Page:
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Open Access Research

Normalization of prostate specific antigen in patients treated with intensity modulated radiotherapy for clinically localized prostate cancer

Matthew D Schmitz1, Gilbert DA Padula23, Patrick Y Chun1 and Alan T Davis45*

  • * Corresponding author: Alan T Davis davisa@msu.edu

  • † Equal contributors

Author Affiliations

1 College of Human Medicine, Michigan State University, East Lansing, MI, USA

2 Department of Medicine, Michigan State University College of Human Medicine, East Lansing, Michigan, USA

3 Lacks Cancer Center, Saint Mary's Health Care, Grand Rapids, Michigan, USA

4 Department of Surgery, Michigan State University, Grand Rapids, MI, USA

5 Department of Research, Grand Rapids Medical Education Partners, Grand Rapids, MI, USA

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Radiation Oncology 2010, 5:80  doi:10.1186/1748-717X-5-80

Published: 16 September 2010

Abstract

Background

The purpose of this study was to determine the expected time to prostate specific antigen (PSA) normalization with or without neoadjuvant androgen deprivation (NAAD) therapy after treatment with intensity modulated radiotherapy (IMRT) for patients with clinically localized prostate cancer.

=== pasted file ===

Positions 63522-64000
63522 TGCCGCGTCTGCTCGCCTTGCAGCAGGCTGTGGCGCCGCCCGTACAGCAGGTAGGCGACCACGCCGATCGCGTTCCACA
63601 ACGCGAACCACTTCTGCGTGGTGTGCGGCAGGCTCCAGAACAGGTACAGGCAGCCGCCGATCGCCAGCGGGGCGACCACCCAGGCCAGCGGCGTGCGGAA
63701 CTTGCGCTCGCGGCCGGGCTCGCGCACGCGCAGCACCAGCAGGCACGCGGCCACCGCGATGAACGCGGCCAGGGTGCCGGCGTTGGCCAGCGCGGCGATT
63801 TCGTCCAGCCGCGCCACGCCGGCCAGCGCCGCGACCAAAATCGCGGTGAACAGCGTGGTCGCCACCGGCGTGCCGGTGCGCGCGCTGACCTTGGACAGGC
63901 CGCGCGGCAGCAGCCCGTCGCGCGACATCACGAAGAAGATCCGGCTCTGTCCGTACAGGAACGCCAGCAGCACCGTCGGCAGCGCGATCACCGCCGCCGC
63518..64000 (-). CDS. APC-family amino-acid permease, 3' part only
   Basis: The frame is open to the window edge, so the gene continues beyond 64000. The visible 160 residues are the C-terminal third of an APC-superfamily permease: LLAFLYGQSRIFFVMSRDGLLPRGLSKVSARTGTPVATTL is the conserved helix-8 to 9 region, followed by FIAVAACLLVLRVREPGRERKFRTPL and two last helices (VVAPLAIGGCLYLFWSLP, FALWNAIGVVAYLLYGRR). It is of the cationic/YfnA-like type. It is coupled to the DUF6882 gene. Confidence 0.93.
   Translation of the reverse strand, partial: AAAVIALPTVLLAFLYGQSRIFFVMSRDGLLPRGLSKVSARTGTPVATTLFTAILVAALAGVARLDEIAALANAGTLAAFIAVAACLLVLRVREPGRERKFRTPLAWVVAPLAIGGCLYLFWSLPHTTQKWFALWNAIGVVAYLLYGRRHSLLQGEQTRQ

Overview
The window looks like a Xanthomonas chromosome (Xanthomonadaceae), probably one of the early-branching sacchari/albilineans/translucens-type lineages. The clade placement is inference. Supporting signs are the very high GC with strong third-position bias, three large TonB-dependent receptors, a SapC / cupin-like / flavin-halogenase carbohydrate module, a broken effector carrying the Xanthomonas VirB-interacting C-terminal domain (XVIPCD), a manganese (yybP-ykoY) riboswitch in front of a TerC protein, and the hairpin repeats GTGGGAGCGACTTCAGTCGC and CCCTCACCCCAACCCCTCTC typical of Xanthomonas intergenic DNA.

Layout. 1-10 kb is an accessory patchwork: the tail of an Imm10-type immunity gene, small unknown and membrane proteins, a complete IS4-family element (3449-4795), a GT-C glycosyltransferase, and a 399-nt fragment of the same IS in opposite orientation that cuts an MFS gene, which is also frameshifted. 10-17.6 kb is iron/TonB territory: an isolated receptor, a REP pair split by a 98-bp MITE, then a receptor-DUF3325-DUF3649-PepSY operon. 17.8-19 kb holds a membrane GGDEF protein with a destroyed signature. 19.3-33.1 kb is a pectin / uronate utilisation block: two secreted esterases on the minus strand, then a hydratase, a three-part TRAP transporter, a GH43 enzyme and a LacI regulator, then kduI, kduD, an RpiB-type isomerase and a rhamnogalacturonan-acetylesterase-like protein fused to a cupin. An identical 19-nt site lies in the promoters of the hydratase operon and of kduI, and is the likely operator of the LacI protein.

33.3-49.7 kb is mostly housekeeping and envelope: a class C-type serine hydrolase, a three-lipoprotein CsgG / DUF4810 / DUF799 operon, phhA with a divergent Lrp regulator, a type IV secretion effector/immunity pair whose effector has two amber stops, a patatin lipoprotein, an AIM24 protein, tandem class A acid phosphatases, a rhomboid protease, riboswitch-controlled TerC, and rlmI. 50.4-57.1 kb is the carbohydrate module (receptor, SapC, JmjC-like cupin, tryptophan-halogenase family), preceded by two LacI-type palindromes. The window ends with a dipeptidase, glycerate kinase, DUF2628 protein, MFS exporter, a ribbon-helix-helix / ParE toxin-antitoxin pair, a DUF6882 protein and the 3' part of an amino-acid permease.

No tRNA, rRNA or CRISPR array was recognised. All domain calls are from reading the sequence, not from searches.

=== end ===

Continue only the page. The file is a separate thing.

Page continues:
Methods

A retrospective cohort research design was used. A total of 133 patients with clinical stage T1c to T3b prostate cancer (2002 AJCC staging) treated in a community setting between January 2002 and July 2005 were reviewed for time to PSA normalization using 1 ng/mL and 2 ng/mL as criteria. All patients received IMRT as part of their management. Times to PSA normalization were calculated using the Kaplan-Meier method. Significance was assessed at p < 0.05.

Results

Fifty-six of the 133 patients received NAAD (42.1%). Thirty-one patients (23.8%) received radiation to a limited pelvic field followed by an IMRT boost, while 99 patients received IMRT alone (76.2%). The times to serum PSA normalization < 2 ng/mL when treated with or without NAAD were 298 ± 24 and 302 ± 33 days (mean ± SEM), respectively (p > 0.05), and 303 ± 24 and 405 ± 46 days, respectively, for PSA < 1 ng/mL (p < 0.05). Stage T1 and T2 tumors had significantly increased time to PSA normalization < 1 ng/mL in comparison to Stage T3 tumors. Also, higher Gleason scores were significantly correlated with a faster time to PSA normalization < 1 ng/mL.

Conclusions

Use of NAAD in conjunction with IMRT leads to a significantly shortened time to normalization of serum PSA < 1 ng/mL in patients with clinically localized prostate cancer.